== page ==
Last week, Motherboard reported that the FBI had arrested Vincent Ramos, CEO of Phantom Secure, a Canadian company that sells modified, hyper-secure cell phones on charges including “conspiracy to distribute narcotics” and “aiding and abetting.”
Phantom offers next-level encryption to its clients, who according to the FBI include a list of seedy characters like Hells Angels, members of the Sinaloa drug cartel, and other “upper echelon members” of international criminal groups.
Now, your typical cell phone company can’t be held responsible for the crimes committed by its customers, but Phantom’s corner isn’t exactly squeaky clean.
The FBI argues that Ramos knew exactly how his phones were being used, and in fact created Phantom for the purpose of facilitating criminal activity.
Better than burners
Phantom promises phones that let users go “off the grid” by removing cameras and microphones from their devices, and installing software called Pretty Good Privacy (PGP) that reroutes messages overseas through private, encrypted networks.
The company also removes GPS navigation and allows users to remotely wipe devices — pretty much all the things you need to commit the perfect digital crime.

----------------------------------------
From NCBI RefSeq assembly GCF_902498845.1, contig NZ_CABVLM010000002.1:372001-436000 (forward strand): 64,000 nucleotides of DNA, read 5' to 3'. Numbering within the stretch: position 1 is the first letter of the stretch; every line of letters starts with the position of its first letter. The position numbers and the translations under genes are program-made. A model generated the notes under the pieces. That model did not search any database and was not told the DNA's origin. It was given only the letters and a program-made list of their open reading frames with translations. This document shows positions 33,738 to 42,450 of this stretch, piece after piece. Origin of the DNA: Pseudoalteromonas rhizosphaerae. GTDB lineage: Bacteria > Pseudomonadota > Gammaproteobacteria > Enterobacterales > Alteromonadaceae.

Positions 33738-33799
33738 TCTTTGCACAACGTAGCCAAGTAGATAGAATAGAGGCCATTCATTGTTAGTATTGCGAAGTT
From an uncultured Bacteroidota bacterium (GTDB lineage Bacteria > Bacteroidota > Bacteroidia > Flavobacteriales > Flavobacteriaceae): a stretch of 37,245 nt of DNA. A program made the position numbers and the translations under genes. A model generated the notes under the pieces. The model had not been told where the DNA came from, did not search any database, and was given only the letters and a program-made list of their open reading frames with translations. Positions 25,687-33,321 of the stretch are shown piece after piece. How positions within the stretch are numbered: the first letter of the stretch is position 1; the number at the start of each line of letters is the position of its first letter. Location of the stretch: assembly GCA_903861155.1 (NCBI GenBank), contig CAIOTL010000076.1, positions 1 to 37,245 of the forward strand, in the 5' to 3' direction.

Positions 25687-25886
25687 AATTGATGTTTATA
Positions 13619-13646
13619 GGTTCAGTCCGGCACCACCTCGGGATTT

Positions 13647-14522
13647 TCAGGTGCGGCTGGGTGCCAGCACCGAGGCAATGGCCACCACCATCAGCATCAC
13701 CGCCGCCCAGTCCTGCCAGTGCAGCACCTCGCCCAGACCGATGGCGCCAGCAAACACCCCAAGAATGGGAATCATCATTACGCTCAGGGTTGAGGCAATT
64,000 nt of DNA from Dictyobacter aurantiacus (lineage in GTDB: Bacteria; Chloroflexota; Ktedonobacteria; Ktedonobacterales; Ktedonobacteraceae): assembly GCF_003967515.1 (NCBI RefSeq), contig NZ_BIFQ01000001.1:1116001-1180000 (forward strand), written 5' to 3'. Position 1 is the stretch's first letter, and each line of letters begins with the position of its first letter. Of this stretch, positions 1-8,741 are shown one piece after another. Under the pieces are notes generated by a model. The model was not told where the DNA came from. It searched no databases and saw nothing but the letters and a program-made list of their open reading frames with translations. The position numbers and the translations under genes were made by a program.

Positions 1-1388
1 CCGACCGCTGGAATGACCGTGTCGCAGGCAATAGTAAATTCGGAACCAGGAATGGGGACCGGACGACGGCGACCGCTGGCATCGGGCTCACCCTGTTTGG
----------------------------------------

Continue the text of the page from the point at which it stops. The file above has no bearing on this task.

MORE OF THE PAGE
So, how much did Ramos know?
To catch Ramos in the act, Canada’s Royal Canadian Mounted Police (AKA horse cops) posed as drug traffickers purchasing Phantom devices and asked if the phones would protect them “sending MDMA to Montreal” (the company assured them it was “totally fine”).
They also requested that Phantom wipe a phone under the guise that one of them had been arrested with evidence on the device.
But, the nail in the coffin is a conversation special agents posing as drug traffickers had with Ramos last February, where Ramos assured them that they made devices “specifically for this [drug trafficking] too.”
Oh, they also have an aspirational, crime-themed Instagram
Phantom hasn’t exactly been bashful about their target clientele, posting regularly on a company-linked Instagram (since removed) pictures of their devices with assault rifles, iconic TV criminals, and memes reading “Two can keep a secret, if one of them is dead.”
Pro tip for aspiring villains: If you want to get away with murder, don’t post murder-themed memes on social.